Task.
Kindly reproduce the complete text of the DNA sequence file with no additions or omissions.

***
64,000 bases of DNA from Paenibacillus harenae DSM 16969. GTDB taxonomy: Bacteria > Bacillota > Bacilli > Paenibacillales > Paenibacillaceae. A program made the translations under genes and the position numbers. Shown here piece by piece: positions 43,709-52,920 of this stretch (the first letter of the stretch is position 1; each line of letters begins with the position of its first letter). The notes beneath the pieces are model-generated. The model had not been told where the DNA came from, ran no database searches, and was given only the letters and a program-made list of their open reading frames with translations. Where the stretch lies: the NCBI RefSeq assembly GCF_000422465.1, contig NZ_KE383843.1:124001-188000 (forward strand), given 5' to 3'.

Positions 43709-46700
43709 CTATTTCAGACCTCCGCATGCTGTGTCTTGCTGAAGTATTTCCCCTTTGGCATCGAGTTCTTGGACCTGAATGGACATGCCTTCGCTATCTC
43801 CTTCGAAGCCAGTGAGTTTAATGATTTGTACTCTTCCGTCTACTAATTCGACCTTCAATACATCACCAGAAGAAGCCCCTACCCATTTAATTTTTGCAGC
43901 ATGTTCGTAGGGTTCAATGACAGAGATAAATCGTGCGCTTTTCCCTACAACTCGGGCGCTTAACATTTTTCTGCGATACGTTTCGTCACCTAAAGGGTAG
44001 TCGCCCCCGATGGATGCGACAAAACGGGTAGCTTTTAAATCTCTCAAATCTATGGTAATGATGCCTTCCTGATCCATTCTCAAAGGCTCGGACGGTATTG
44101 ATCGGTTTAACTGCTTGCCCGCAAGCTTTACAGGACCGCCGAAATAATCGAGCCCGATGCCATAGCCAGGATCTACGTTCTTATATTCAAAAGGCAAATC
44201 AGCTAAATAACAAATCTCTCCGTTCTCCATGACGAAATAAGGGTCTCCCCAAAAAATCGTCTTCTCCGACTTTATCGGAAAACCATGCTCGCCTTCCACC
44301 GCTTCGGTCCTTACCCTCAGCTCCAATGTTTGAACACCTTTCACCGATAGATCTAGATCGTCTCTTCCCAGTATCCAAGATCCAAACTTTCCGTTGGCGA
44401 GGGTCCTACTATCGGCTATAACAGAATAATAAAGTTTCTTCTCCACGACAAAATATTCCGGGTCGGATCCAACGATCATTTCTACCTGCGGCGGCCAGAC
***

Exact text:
64,000 bases of DNA from Paenibacillus harenae DSM 16969. GTDB taxonomy: Bacteria > Bacillota > Bacilli > Paenibacillales > Paenibacillaceae. A program made the translations under genes and the position numbers. Shown here piece by piece: positions 43,709-52,920 of this stretch (the first letter of the stretch is position 1; each line of letters begins with the position of its first letter). The notes beneath the pieces are model-generated. The model had not been told where the DNA came from, ran no database searches, and was given only the letters and a program-made list of their open reading frames with translations. Where the stretch lies: the NCBI RefSeq assembly GCF_000422465.1, contig NZ_KE383843.1:124001-188000 (forward strand), given 5' to 3'.

Positions 43709-46700
43709 CTATTTCAGACCTCCGCATGCTGTGTCTTGCTGAAGTATTTCCCCTTTGGCATCGAGTTCTTGGACCTGAATGGACATGCCTTCGCTATCTC
43801 CTTCGAAGCCAGTGAGTTTAATGATTTGTACTCTTCCGTCTACTAATTCGACCTTCAATACATCACCAGAAGAAGCCCCTACCCATTTAATTTTTGCAGC
43901 ATGTTCGTAGGGTTCAATGACAGAGATAAATCGTGCGCTTTTCCCTACAACTCGGGCGCTTAACATTTTTCTGCGATACGTTTCGTCACCTAAAGGGTAG
44001 TCGCCCCCGATGGATGCGACAAAACGGGTAGCTTTTAAATCTCTCAAATCTATGGTAATGATGCCTTCCTGATCCATTCTCAAAGGCTCGGACGGTATTG
44101 ATCGGTTTAACTGCTTGCCCGCAAGCTTTACAGGACCGCCGAAATAATCGAGCCCGATGCCATAGCCAGGATCTACGTTCTTATATTCAAAAGGCAAATC
44201 AGCTAAATAACAAATCTCTCCGTTCTCCATGACGAAATAAGGGTCTCCCCAAAAAATCGTCTTCTCCGACTTTATCGGAAAACCATGCTCGCCTTCCACC
44301 GCTTCGGTCCTTACCCTCAGCTCCAATGTTTGAACACCTTTCACCGATAGATCTAGATCGTCTCTTCCCAGTATCCAAGATCCAAACTTTCCGTTGGCGA
44401 GGGTCCTACTATCGGCTATAACAGAATAATAAAGTTTCTTCTCCACGACAAAATATTCCGGGTCGGATCCAACGATCATTTCTACCTGCGGCGGCCAGAC